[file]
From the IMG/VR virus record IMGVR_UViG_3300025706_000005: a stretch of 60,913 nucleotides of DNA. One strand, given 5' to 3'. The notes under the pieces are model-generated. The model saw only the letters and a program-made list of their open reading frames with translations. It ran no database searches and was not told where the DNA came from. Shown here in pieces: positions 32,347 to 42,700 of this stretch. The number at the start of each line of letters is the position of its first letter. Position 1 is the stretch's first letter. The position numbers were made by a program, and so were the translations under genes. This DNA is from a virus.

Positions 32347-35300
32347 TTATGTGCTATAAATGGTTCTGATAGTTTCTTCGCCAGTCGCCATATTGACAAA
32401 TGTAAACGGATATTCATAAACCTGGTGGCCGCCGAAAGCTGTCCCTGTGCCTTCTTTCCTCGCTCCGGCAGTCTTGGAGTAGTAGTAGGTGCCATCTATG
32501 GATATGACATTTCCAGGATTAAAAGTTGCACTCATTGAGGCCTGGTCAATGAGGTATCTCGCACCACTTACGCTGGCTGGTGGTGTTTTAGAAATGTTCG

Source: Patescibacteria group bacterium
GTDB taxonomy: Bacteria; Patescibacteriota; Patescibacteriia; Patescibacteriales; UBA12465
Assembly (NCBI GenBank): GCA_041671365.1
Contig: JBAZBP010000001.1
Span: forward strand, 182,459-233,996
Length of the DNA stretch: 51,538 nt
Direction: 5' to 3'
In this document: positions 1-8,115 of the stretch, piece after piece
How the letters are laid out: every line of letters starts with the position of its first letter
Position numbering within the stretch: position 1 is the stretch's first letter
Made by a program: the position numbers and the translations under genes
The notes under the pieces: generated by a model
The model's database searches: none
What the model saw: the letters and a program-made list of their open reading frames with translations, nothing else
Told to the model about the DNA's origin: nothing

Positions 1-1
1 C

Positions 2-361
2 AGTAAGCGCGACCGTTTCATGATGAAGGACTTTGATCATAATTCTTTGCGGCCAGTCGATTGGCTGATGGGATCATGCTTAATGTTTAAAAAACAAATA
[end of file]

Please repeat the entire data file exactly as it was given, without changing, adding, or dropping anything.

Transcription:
From the IMG/VR virus record IMGVR_UViG_3300025706_000005: a stretch of 60,913 nucleotides of DNA. One strand, given 5' to 3'. The notes under the pieces are model-generated. The model saw only the letters and a program-made list of their open reading frames with translations. It ran no database searches and was not told where the DNA came from. Shown here in pieces: positions 32,347 to 42,700 of this stretch. The number at the start of each line of letters is the position of its first letter. Position 1 is the stretch's first letter. The position numbers were made by a program, and so were the translations under genes. This DNA is from a virus.

Positions 32347-35300
32347 TTATGTGCTATAAATGGTTCTGATAGTTTCTTCGCCAGTCGCCATATTGACAAA
32401 TGTAAACGGATATTCATAAACCTGGTGGCCGCCGAAAGCTGTCCCTGTGCCTTCTTTCCTCGCTCCGGCAGTCTTGGAGTAGTAGTAGGTGCCATCTATG
32501 GATATGACATTTCCAGGATTAAAAGTTGCACTCATTGAGGCCTGGTCAATGAGGTATCTCGCACCACTTACGCTGGCTGGTGGTGTTTTAGAAATGTTCG

Source: Patescibacteria group bacterium
GTDB taxonomy: Bacteria; Patescibacteriota; Patescibacteriia; Patescibacteriales; UBA12465
Assembly (NCBI GenBank): GCA_041671365.1
Contig: JBAZBP010000001.1
Span: forward strand, 182,459-233,996
Length of the DNA stretch: 51,538 nt
Direction: 5' to 3'
In this document: positions 1-8,115 of the stretch, piece after piece
How the letters are laid out: every line of letters starts with the position of its first letter
Position numbering within the stretch: position 1 is the stretch's first letter
Made by a program: the position numbers and the translations under genes
The notes under the pieces: generated by a model
The model's database searches: none
What the model saw: the letters and a program-made list of their open reading frames with translations, nothing else
Told to the model about the DNA's origin: nothing

Positions 1-1
1 C

Positions 2-361
2 AGTAAGCGCGACCGTTTCATGATGAAGGACTTTGATCATAATTCTTTGCGGCCAGTCGATTGGCTGATGGGATCATGCTTAATGTTTAAAAAACAAATA